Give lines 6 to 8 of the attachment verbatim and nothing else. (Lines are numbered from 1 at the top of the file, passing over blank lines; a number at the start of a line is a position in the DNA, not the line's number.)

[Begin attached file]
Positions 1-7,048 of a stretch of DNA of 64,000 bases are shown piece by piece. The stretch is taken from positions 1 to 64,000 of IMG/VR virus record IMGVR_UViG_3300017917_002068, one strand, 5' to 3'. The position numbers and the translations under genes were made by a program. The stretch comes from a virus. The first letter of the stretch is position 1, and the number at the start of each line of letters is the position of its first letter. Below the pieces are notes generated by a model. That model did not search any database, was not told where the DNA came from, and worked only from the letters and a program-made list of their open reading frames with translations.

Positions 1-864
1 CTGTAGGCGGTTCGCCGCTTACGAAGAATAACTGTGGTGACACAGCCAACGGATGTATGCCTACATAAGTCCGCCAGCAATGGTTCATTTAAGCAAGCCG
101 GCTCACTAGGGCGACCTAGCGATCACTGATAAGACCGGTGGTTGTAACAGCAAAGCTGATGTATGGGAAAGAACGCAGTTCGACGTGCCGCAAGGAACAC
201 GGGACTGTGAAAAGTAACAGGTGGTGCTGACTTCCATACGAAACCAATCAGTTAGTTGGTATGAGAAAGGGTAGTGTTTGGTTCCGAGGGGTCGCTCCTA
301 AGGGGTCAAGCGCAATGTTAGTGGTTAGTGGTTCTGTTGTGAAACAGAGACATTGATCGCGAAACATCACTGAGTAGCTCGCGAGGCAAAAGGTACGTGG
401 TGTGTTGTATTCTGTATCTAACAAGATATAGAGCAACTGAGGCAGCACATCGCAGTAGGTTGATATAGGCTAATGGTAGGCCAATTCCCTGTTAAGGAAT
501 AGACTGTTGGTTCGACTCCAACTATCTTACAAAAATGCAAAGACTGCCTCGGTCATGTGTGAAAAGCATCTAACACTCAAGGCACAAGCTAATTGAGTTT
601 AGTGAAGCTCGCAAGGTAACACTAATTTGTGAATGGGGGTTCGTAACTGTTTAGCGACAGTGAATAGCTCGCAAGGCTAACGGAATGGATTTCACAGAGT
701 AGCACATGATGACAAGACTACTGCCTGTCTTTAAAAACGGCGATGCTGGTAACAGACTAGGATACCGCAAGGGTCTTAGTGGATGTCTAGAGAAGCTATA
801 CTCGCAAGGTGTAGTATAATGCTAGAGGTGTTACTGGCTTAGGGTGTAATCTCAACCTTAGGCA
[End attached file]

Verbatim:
301 AGGGGTCAAGCGCAATGTTAGTGGTTAGTGGTTCTGTTGTGAAACAGAGACATTGATCGCGAAACATCACTGAGTAGCTCGCGAGGCAAAAGGTACGTGG
401 TGTGTTGTATTCTGTATCTAACAAGATATAGAGCAACTGAGGCAGCACATCGCAGTAGGTTGATATAGGCTAATGGTAGGCCAATTCCCTGTTAAGGAAT
501 AGACTGTTGGTTCGACTCCAACTATCTTACAAAAATGCAAAGACTGCCTCGGTCATGTGTGAAAAGCATCTAACACTCAAGGCACAAGCTAATTGAGTTT